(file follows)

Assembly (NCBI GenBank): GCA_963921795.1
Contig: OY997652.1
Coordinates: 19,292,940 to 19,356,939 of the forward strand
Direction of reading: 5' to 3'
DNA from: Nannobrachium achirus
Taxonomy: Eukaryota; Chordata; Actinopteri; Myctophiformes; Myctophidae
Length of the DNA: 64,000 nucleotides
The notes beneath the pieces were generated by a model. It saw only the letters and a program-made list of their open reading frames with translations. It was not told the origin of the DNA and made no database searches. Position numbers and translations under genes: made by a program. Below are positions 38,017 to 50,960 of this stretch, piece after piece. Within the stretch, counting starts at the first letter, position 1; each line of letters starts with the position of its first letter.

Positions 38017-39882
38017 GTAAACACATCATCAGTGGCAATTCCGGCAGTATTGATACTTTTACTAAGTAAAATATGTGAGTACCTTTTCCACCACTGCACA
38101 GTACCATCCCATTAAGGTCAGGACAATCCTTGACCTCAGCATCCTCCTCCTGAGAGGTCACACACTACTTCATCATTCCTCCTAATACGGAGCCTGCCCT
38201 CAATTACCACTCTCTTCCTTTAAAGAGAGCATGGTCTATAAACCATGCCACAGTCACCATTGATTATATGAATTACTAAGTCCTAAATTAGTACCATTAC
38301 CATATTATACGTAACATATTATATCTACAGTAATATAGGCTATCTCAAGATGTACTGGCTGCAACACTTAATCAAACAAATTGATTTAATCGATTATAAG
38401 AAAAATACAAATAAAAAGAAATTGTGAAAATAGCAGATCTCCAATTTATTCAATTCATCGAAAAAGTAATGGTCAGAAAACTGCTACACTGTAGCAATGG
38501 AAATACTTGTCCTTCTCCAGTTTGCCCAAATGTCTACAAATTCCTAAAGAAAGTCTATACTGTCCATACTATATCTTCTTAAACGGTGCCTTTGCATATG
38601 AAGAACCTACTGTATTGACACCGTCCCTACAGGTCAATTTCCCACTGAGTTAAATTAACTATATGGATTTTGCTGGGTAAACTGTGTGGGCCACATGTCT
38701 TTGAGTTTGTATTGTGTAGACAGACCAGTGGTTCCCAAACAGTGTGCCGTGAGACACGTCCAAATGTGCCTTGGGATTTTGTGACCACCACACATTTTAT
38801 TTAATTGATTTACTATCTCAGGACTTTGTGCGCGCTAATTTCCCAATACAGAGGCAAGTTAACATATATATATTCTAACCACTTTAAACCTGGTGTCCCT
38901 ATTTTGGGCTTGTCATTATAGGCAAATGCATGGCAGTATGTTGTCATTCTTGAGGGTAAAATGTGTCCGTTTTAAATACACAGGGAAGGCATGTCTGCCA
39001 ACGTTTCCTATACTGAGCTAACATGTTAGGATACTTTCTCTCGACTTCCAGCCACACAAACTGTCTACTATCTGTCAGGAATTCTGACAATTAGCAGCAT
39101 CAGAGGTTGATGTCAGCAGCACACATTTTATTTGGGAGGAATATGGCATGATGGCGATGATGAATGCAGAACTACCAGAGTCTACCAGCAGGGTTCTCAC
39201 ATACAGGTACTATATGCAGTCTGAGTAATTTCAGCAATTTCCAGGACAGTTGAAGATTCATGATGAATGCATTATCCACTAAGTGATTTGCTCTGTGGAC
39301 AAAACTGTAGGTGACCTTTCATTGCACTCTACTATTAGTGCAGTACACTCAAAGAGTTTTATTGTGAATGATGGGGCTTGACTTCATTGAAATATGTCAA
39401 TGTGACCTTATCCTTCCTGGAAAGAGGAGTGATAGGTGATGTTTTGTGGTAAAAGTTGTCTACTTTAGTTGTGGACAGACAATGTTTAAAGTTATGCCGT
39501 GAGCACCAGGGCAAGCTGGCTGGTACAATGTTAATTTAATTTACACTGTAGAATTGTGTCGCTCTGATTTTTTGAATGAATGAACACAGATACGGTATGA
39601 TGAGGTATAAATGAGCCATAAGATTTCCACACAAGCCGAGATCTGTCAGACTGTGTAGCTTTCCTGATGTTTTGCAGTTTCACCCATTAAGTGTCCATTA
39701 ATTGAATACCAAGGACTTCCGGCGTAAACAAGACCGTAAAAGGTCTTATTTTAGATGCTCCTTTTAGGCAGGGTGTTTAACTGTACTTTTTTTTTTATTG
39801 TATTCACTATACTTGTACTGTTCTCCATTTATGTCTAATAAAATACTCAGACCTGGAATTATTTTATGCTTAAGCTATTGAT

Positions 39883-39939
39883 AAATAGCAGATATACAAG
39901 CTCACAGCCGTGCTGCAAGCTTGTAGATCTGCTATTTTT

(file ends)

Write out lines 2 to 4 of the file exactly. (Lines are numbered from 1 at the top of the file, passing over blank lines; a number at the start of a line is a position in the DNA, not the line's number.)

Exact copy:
Contig: OY997652.1
Coordinates: 19,292,940 to 19,356,939 of the forward strand
Direction of reading: 5' to 3'